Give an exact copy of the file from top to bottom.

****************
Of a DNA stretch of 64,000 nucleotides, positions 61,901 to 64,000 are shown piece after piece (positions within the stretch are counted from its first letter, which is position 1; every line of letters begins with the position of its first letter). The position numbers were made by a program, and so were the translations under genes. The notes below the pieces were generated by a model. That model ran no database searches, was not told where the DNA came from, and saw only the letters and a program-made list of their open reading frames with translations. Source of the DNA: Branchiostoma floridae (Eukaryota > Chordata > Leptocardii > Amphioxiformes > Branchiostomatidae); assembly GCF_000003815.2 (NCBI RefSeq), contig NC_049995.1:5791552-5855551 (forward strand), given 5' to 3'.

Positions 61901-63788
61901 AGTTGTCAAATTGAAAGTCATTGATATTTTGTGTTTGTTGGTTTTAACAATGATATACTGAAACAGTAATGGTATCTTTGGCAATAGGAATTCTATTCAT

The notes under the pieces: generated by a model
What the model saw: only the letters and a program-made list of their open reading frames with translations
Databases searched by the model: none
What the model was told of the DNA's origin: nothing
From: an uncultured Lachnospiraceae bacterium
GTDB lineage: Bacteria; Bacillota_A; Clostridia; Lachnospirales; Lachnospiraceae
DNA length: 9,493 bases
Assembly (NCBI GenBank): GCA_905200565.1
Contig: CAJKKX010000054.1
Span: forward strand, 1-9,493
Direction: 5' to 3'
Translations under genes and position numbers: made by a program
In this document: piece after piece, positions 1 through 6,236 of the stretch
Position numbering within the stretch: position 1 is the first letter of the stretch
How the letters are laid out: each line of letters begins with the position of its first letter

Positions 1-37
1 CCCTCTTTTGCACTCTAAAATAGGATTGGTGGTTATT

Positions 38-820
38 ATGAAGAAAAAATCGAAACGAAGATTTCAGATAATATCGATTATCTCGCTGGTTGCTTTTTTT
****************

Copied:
Of a DNA stretch of 64,000 nucleotides, positions 61,901 to 64,000 are shown piece after piece (positions within the stretch are counted from its first letter, which is position 1; every line of letters begins with the position of its first letter). The position numbers were made by a program, and so were the translations under genes. The notes below the pieces were generated by a model. That model ran no database searches, was not told where the DNA came from, and saw only the letters and a program-made list of their open reading frames with translations. Source of the DNA: Branchiostoma floridae (Eukaryota > Chordata > Leptocardii > Amphioxiformes > Branchiostomatidae); assembly GCF_000003815.2 (NCBI RefSeq), contig NC_049995.1:5791552-5855551 (forward strand), given 5' to 3'.

Positions 61901-63788
61901 AGTTGTCAAATTGAAAGTCATTGATATTTTGTGTTTGTTGGTTTTAACAATGATATACTGAAACAGTAATGGTATCTTTGGCAATAGGAATTCTATTCAT

The notes under the pieces: generated by a model
What the model saw: only the letters and a program-made list of their open reading frames with translations
Databases searched by the model: none
What the model was told of the DNA's origin: nothing
From: an uncultured Lachnospiraceae bacterium
GTDB lineage: Bacteria; Bacillota_A; Clostridia; Lachnospirales; Lachnospiraceae
DNA length: 9,493 bases
Assembly (NCBI GenBank): GCA_905200565.1
Contig: CAJKKX010000054.1
Span: forward strand, 1-9,493
Direction: 5' to 3'
Translations under genes and position numbers: made by a program
In this document: piece after piece, positions 1 through 6,236 of the stretch
Position numbering within the stretch: position 1 is the first letter of the stretch
How the letters are laid out: each line of letters begins with the position of its first letter

Positions 1-37
1 CCCTCTTTTGCACTCTAAAATAGGATTGGTGGTTATT

Positions 38-820
38 ATGAAGAAAAAATCGAAACGAAGATTTCAGATAATATCGATTATCTCGCTGGTTGCTTTTTTT